In this design, the USB charging station can be unplugged when not in use. When charging the devices can be kept in your pocket or backpack.
The charging station has four AAA rechargeable batteries wired parallel to the female USB that provide a secondary energy storage and once charged can power a USB device independent from the bike.
You can use the dynamo to power the lights or the USB but not simultaneously. A toggle switch on the bullnose handlebars turns the front lights off.
Step 1: Circuits
LED for beginners: www.instructables.com/id/LEDs-for-Beginners/
try out different circuits... blinking, back light, combinations =>
As the front wheel turns it creates alternating current (AC) power. The 'bridge' is a rectifier that converts the AC dynamo power to DC power. The bridge is made up of qty(4) 1N5818 diodes.
Bike Light Encapsulated in Epoxy :
The battery pack absorbs any power not consumed by the USB device.
qty(4) 1N5818 Diodes
qty(8) White LEDs
qty(1) Battery Pack
Step 2: USB Charging Station
First I wired the battery pack and USB devices in parallel.
Next I partially disassembled the battery pack and wired the phone jack. I arbitrarily used the Left channel of the phone jack as DC positive. You just have to be consistent when you work on the handlebar connection.
I drilled a 1/4" hole in the lid for the 1/8" jack to stick through.
Step 3: LEDs
I assumed these LEDs used normal voltage (~3 volts) and this was confirmed by looking at the Cateye circuit that has 2 type N 1.5 volt batteries in series powering qty(3) LED lights in parallel.
I have a 6 volt dynamo so I just wired both sets of 3-volt cateye's in series to equal 6-volt. Typically it is recommended to use resistors if you have more voltage than allowed by the LED. They work great so far in series so I'll let everyone know if the LEDs fail seemingly premature.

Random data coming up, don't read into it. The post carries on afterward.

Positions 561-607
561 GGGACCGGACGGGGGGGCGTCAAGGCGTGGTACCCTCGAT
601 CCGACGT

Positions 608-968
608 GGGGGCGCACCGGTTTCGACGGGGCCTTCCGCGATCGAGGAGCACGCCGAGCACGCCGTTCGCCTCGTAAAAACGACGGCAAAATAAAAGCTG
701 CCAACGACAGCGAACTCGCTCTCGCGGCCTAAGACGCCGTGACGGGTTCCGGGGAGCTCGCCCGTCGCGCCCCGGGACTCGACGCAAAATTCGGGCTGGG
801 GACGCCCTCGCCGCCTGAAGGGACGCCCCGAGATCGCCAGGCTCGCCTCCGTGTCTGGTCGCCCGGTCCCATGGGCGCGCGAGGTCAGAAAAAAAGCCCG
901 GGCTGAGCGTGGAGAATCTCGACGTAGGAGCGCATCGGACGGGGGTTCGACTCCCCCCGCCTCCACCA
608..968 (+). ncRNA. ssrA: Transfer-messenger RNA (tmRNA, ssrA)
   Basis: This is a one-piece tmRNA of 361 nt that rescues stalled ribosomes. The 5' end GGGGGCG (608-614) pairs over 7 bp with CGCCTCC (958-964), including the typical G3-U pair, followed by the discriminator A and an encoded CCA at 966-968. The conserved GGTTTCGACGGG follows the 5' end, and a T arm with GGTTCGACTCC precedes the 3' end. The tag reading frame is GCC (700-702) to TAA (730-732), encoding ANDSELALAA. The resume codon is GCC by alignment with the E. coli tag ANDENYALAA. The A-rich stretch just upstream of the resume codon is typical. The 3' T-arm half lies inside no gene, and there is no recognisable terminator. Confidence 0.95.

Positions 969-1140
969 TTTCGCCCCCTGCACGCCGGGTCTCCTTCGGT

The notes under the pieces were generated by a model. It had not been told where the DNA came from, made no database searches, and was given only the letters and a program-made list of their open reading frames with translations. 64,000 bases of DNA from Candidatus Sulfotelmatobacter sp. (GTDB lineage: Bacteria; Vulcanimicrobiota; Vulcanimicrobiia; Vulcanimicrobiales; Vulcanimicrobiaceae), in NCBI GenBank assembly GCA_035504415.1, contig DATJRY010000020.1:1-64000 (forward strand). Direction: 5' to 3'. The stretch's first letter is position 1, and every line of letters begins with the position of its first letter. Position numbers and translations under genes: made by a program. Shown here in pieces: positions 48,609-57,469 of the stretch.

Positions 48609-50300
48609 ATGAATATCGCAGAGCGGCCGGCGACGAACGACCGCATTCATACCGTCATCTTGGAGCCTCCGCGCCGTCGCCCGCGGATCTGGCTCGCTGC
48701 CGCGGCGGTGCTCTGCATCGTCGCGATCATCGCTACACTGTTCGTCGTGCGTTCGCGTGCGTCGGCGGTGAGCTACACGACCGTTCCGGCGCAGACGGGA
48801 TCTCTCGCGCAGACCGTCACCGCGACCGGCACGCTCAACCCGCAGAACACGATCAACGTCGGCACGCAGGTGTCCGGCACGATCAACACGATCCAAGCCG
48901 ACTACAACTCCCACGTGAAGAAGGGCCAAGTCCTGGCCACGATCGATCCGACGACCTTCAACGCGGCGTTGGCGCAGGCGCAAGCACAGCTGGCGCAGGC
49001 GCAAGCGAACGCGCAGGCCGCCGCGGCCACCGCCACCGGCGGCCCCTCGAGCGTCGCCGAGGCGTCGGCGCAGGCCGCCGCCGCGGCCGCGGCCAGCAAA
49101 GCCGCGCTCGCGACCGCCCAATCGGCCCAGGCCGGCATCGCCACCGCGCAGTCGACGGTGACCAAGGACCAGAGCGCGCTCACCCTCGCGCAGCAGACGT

12/1/09 update => So the LEDs burnt out... :(. ... so I bought qty(8) LEDs and used a similar parallel configuration. This time I used ONE 40ohm resistor.
Why did the original cateye's burnout? I found the dynamo was creating a lot more than 6 volts. For instance, the new circuit achieved a total voltage drop of 14 volts!
A bench test shows the NEW voltage drop across each bank or LEDs is ~3.4 volts (within specs) and the voltage across the resistor is 7.5 volts.
Another layer of circuit protection would be a dedicated resistor for each LED so I'll let you'all know if this circuit fails or lasts.....
2/09/10 Update: Sooooo the problem with only using qty(1) resistor is you are dissipating a lot of wattage through this 1 resistor; that is,
7.5 volts / 40 ohms = 187 mA. (through the resistor)
VxA=watts so 7.5 x 0.187amps=1.4 watts.
You are not going to find a 40 ohm resistor rated at 1.4 watts. So in lieu of this (and after burning out a lot of resistors) I used a 100 OHM 1/2watt 5% carbon Film resistor.
This should bring the amperage through the LEDs down to the 20mA specs for normal LEDs. You can certainly buy LEDs that allow higher currents (80mA, 90mA, 250mA, 300mA, and up) but these require a little bit more care (heat sinks!) to dissipate the heat. Pilom uses a 5mm thick piece of aluminum to transfer heat away from the LEDs.... check it out.
11/30/2010 Worked great for over a year! check this next iteration out==> shortly.
Step 4: Handlebar Work
11/30/2010 - yea that dinky switch worked for about ~2 months of oregon rain... (piece of !>#()
any ideas for a good waterproof switch?
I got the little PCB kit from Radio Shack for ~$2. It's similar to the one listed below. I had to cut the board down to size to fit it into the handlebars. I used hot glue to protect the PCB and diodes. (thank Jay for the idea). http://www.radioshack.com/product/index.jsp?productId=3173937
The qty(4) diodes 1N5818 can be found here for $0.38 each:
All the parts 'n pieces get inserted into the handlebars. Wrapped some of the wires under the handlebar tape (see pic).
Filled up the holes with a glue gun for weather protection.